Penn Jillette had a nice little essay for NPR about believing There is No God. What I enjoyed about the essay is that it centered around a celebration of what results from giving up on the supernatural intervention. No god means no reason for blinding one's self to the reality we all share. More so, it takes away the safety net. I once told some students that a belief in god created a rental car universe. We treat each other, the world, ourselves and our lives as something temporary; something that we will return dented, unwashed and full of trash and then rightfully claim our polished, sanctified and true lives in a perfect world. It's true that what we have is temporary. But that's the only truth of which we can be certain. Living our lives as if existence will be repaid and redeemed in another world is only an excuse to not try harder in this world. It's an axiom that inevitably leads to very destructive behavior.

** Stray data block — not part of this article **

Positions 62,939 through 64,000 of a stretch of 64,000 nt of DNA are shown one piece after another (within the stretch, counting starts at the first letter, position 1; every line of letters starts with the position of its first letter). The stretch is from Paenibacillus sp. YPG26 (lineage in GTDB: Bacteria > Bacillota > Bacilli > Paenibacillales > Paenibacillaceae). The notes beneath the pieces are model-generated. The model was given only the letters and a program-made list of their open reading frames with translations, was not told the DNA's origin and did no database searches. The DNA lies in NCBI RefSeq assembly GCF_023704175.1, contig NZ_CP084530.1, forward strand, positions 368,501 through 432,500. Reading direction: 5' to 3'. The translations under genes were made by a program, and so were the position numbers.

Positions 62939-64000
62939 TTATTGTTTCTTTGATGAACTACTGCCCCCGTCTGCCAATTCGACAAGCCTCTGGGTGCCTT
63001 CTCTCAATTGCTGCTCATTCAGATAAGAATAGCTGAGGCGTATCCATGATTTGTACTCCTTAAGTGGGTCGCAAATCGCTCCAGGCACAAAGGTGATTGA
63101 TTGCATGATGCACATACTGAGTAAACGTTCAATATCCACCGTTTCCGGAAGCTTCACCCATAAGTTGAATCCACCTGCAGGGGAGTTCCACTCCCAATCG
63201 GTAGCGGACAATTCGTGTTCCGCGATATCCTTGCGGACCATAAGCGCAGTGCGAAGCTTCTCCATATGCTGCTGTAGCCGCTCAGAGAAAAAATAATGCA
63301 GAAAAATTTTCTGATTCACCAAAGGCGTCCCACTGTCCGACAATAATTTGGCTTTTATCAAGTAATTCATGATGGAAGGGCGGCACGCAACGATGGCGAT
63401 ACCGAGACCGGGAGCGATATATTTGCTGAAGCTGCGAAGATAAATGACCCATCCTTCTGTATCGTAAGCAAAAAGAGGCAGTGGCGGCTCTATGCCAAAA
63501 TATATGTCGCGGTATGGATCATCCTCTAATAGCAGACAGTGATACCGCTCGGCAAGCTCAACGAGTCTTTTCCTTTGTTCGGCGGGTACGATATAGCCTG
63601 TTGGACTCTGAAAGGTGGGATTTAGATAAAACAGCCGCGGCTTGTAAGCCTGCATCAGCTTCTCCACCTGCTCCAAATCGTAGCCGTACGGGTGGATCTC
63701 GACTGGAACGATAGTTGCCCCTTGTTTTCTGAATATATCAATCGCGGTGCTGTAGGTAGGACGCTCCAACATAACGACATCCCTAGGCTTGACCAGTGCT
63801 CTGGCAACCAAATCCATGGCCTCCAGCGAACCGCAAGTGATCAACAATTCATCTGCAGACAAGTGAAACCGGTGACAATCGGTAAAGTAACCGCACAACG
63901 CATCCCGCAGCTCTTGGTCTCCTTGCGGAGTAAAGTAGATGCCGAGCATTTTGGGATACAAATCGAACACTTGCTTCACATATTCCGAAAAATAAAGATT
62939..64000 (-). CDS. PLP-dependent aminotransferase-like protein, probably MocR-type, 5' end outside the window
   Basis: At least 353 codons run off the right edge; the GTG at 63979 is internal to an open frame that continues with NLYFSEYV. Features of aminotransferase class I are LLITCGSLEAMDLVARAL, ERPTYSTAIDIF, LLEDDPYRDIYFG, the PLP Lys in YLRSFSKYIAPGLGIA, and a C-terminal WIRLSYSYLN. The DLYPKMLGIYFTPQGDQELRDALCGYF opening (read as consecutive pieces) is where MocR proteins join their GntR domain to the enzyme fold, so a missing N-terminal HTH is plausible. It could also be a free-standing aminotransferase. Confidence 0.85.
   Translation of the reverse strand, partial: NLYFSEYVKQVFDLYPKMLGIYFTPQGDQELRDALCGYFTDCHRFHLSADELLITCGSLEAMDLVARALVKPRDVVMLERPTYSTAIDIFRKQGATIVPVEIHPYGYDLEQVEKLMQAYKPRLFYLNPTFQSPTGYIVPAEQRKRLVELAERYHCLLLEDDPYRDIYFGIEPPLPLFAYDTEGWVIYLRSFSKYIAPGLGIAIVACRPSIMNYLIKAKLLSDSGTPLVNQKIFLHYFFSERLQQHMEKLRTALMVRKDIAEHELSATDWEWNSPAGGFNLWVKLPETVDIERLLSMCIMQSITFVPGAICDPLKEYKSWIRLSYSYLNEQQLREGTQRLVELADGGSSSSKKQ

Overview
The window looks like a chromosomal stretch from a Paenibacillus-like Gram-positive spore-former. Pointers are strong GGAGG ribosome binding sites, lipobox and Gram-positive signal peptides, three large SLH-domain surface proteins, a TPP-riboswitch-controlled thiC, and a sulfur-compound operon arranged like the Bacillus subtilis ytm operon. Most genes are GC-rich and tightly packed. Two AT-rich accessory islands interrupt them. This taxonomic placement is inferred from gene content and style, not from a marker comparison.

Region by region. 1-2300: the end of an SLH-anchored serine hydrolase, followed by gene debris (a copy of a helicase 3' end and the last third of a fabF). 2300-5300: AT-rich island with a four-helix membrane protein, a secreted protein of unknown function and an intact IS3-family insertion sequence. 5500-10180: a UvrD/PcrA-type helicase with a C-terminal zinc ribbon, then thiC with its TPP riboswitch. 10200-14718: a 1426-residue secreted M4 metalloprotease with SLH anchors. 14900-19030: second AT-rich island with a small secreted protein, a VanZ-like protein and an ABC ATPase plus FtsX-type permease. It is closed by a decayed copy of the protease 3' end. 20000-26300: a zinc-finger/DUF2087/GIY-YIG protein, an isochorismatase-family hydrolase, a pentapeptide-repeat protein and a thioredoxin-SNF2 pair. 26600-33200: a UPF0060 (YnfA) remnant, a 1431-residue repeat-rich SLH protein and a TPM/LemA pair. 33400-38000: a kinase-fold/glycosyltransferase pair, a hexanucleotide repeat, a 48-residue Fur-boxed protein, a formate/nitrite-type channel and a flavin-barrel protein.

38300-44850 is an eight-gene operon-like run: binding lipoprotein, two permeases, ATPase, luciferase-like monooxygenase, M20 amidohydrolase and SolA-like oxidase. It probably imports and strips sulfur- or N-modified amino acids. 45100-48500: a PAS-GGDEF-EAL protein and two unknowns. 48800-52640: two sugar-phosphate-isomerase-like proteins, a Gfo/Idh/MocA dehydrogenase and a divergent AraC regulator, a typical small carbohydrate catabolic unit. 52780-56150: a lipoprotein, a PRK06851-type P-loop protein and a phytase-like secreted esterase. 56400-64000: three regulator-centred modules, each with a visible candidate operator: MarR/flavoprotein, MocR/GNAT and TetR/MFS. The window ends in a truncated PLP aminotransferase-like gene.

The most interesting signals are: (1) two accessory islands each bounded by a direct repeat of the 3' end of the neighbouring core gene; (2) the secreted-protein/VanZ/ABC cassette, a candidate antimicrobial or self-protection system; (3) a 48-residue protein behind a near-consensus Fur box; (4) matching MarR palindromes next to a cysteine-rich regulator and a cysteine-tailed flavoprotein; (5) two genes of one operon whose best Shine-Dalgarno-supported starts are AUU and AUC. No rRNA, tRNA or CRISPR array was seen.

Here's a small selection from Jillette's essay. The full essay can be read via the link:
Believing there's no God stops me from being solipsistic. I can read ideas from all different people from all different cultures. Without God, we can agree on reality, and I can keep learning where I'm wrong. We can all keep adjusting, so we can really communicate. I don't travel in circles where people say, "I have faith, I believe this in my heart and nothing you can say or do can shake my faith." That's just a long-winded religious way to say, "shut up," or another two words that the FCC likes less. But all obscenity is less insulting than, "How I was brought up and my imaginary friend means more to me than anything you can ever say or do." So, believing there is no God lets me be proven wrong and that's always fun. It means I'm learning something.